Be prepared for springtime sales
Spring is a great time for retail and therefore in-store marketing, when the warm weather inspires consumers to shop for the summer season. In-store marketing not only differentiates retailers, it also makes shoppers aware of products they’d never even thought of buying.
Successful in-store marketing awakens the urge to buy
In-store marketing is an effective way of influencing consumers’ purchasing decisions, because they buy what they see. Research shows that consumers make over half of their grocery purchasing decisions based on what is visibly marketed in a store.
Stimulating the urge to buy is strongly linked to bundled displays. A customer looking for a barbecue grill may buy a substantial amount of related goods, such as tongs, spatulas, skewers or barbecue maintenance products. In retail marketing, these are known as bundled goods.
Correctly positioned, seasonal advertising signs and good visual display are extremely effective ways of grabbing the attention of consumers as they enter a store. Of course, the right choice of place depends on the product, but the entrance area and endcaps are generally regarded as the best merchandising spaces. Closeness to the checkout and bundling spaces, for example tongs positioned close to a barbecue, are highly effective at stimulating smaller impulse buys.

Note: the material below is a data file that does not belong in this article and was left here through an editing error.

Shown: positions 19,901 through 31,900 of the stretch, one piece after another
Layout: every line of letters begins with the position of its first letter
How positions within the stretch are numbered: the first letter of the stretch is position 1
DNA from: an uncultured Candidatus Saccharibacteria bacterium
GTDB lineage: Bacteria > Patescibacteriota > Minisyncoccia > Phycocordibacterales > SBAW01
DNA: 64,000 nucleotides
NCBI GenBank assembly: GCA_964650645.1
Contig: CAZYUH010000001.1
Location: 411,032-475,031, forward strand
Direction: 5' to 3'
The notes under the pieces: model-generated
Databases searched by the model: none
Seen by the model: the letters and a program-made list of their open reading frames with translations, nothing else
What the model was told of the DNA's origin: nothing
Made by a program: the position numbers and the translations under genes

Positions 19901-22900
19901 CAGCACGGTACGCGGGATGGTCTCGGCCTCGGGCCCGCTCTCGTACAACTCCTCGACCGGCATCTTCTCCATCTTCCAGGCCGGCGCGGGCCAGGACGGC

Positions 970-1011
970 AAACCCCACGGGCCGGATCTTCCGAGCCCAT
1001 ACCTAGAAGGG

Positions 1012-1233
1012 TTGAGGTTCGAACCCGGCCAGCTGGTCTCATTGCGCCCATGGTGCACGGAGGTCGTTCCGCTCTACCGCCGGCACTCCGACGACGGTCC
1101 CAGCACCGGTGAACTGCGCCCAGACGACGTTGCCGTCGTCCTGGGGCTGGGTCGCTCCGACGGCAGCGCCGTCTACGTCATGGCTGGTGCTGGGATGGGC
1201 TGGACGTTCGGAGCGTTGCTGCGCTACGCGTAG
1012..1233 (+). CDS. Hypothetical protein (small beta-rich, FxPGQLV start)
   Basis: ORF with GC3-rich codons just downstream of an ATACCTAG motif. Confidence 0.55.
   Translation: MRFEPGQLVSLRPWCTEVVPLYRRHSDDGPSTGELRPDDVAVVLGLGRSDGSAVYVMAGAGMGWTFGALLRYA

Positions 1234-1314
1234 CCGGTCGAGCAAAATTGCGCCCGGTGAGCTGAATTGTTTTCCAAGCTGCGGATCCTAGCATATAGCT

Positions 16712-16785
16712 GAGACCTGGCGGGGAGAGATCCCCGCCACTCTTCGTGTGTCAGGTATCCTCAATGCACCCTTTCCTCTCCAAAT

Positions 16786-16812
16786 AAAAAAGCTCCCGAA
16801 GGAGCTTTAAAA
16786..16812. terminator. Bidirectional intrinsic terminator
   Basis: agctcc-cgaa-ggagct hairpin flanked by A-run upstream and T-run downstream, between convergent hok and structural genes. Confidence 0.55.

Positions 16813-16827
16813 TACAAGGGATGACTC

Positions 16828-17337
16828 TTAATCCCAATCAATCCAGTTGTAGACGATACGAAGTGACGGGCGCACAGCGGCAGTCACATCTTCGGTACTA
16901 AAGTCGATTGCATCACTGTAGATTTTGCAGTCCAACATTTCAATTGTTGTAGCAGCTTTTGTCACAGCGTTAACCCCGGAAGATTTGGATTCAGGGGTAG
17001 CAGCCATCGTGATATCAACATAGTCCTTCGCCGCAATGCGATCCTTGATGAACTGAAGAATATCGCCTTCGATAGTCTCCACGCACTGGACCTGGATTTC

Monitor what you pay for
Monitoring of in-store marketing costs a fraction of the price of POS materials and display setups. So it seems strange to invest in in-store marketing but leave out monitoring. Done in the right way, monitoring also provides an opportunity for more detailed profitability analysis. Monitoring should not be neglected due to cost, or the difficulty of collecting data.
Monitoring a display provides information on what works and what doesn’t. Sales data provides general information on sales, but doesn’t tell the whole story. From the viewpoint of in-store marketing, sales figures are always retrospective and do not reveal issues such as whether a display has actually been created.
Displays should be documented when being set up, in order to make monitoring as real-time as possible. Photographing all displays will verify whether they have been created as planned and in the right place. In addition, minor details are decisive in attracting the attention of customers to certain product groups. So it is very important to view and comment on a display at the beginning of a campaign.
Not all stores are the same size: space solutions vary and a competing product or company may have already reserved the best space. When displays are systematically documented, information on the store, the precise display location (e.g. at the entrance, at an endcap, on the floor, at the checkout or in a bundled display) can be attached to an image. This provides information on whether the location option will be more or less effective.
An intuitive marketing tool
SnapShop is a simple and economical way to monitor in-store marketing through photographs. It is fast and easy to introduce, with no need for large integrations or heavy set-up work. The software can also be hired for a fixed term.
Because all the necessary features of SnapShop, which was specifically designed for in-store advertising, are pre-installed, all you need to do is create a user sign-in and decide whether to download the application on a phone or tablet.
Read our customer stories to find out how SnapShop has helped major chains and well-known brands to monitor and develop their in-store marketing.